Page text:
Objective: To assess the impact of lateral nasal wall surgery on sinonasal growth Methods: Twenty young New Zealand White rabbits, 6 weeks of age, were included in this experimental study. Surgery was performed on two groups of ten animals each (series I and II). Entrance to the left nasal cavity is achieved through the nasal dorsum via mobilization and rotation of the left nasal bone. Series I: partial resection of the lateral nasal wall (including the ostium to the maxillary sinus) on the left side. Series II: partial resection of the lateral nasal wall and anterior ethmoid. Follow-up period was 20 weeks. Twenty rabbits served as controls. Results: In series I, all skulls have grown normally. In series II the nasal dorsum has also developed symmetrically. Snout length and growth of upper jaw are normal; there is no malocclusion. Three skulls show a slight deviation of the nasal dorsum (two to the left, one to the right). Morphometric measurements of 20 points on the skulls show no significant difference between the control group and the experimental series I and II. Conclusion: This experimental study demonstrates that visually controlled partial resection of the bony sinonasal wall, with or without resection of the anterior ethmoid does not affect later development of nose and upper jaw on condition that eventually underlying cartilage is preserved. Contradictory results from other experimental studies, previously published and concerning negative effects of sinus surgery, might be attributed to surgical traumatization of intranasal cartilage structures, in particular, the upper lateral cartilages.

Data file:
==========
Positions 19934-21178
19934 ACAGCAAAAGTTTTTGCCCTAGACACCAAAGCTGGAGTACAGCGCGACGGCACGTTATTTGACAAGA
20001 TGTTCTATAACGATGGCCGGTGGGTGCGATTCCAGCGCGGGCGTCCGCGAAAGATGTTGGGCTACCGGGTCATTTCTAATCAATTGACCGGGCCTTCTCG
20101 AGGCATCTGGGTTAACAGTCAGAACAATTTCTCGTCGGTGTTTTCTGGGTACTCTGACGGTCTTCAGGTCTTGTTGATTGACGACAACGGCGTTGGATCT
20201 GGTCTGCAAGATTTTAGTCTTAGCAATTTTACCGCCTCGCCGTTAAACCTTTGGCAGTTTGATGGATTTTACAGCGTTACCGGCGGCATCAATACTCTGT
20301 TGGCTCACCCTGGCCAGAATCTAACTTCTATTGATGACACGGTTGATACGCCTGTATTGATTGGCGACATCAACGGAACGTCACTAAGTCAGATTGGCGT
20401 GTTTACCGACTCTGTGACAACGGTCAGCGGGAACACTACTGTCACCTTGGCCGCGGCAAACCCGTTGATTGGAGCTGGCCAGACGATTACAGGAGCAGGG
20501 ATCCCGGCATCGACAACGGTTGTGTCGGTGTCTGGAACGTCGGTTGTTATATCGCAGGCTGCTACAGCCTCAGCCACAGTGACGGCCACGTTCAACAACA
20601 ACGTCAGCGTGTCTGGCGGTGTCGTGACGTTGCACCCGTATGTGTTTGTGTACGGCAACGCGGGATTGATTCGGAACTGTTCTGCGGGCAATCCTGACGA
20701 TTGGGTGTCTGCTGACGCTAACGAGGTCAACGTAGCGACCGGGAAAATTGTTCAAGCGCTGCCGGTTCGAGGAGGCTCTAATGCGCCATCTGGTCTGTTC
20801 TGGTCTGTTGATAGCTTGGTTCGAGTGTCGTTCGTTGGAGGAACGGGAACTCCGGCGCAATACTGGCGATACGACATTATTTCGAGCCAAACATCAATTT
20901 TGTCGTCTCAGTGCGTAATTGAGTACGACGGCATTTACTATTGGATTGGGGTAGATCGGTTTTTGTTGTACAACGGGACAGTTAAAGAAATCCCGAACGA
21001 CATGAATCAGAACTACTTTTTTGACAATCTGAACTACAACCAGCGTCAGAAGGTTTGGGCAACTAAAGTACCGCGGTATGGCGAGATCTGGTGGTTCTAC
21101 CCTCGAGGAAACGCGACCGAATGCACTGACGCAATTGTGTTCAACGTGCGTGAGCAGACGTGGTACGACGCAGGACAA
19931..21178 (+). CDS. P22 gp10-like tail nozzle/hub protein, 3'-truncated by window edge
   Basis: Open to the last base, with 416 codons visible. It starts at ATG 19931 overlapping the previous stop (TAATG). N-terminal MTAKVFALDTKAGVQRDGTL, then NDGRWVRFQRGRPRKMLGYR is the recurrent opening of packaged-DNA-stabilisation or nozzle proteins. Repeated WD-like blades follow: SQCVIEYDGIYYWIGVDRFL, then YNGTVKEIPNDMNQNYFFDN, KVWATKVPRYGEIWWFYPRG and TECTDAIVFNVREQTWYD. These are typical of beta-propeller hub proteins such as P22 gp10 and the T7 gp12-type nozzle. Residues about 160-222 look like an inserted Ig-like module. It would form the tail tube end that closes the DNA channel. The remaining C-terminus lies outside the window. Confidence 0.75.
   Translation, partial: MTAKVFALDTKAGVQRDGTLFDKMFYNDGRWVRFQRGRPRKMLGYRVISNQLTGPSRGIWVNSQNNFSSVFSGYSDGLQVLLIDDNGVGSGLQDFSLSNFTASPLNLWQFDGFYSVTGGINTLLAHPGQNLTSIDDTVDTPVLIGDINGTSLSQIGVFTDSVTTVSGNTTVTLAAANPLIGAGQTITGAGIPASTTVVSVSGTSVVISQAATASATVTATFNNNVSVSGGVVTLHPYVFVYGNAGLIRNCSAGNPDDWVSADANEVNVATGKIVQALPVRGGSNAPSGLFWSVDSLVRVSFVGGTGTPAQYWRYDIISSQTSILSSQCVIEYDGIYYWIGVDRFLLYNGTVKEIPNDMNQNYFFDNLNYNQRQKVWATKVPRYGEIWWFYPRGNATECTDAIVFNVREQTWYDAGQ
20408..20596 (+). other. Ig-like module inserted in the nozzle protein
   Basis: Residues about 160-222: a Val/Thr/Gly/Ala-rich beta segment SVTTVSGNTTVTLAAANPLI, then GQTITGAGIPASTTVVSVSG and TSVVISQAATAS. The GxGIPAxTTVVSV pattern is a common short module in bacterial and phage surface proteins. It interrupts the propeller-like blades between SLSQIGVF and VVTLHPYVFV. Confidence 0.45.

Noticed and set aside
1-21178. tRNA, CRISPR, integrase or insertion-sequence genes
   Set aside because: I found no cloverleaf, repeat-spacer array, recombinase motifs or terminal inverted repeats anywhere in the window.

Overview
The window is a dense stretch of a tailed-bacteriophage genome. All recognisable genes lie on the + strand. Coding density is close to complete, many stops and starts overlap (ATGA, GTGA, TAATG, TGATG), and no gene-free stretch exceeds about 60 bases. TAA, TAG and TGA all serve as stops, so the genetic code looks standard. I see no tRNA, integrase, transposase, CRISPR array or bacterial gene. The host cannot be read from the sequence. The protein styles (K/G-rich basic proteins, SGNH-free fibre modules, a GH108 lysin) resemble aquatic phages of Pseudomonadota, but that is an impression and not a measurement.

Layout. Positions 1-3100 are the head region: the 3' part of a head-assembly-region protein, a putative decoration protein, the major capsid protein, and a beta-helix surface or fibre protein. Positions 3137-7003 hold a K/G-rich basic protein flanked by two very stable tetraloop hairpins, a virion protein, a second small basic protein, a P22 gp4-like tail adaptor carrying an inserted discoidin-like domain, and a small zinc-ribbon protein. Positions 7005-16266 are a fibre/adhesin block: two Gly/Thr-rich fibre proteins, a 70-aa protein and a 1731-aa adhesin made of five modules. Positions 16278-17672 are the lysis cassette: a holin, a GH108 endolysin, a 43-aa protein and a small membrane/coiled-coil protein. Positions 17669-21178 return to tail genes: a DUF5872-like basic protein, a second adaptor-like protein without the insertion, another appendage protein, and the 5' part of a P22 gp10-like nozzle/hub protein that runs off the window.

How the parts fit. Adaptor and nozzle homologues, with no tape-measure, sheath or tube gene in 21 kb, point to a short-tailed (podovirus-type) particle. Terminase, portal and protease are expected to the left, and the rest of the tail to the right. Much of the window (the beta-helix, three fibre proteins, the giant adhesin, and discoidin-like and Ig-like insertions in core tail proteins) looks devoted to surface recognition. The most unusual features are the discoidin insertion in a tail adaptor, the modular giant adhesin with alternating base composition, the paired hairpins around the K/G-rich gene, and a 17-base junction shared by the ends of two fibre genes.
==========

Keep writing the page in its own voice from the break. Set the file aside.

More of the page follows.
Ethmoid, FESS, Lateral nasal wall, Midfacial growth, Nasal cartilage
dx.doi.org/10.1016/S0165-5876(02)00383-X, hdl.handle.net/1765/65136
International Journal of Pediatric Otorhinolaryngology
Department of Otorhinolaryngology

Verwoerd-Verhoef, H.L, & Verwoerd, C.D.A. (2003). Surgery of the lateral nasal wall and ethmoid: Effects on sinonasal growth: An experimental study in rabbits. International Journal of Pediatric Otorhinolaryngology, 67(3), 263–269. doi:10.1016/S0165-5876(02)00383-X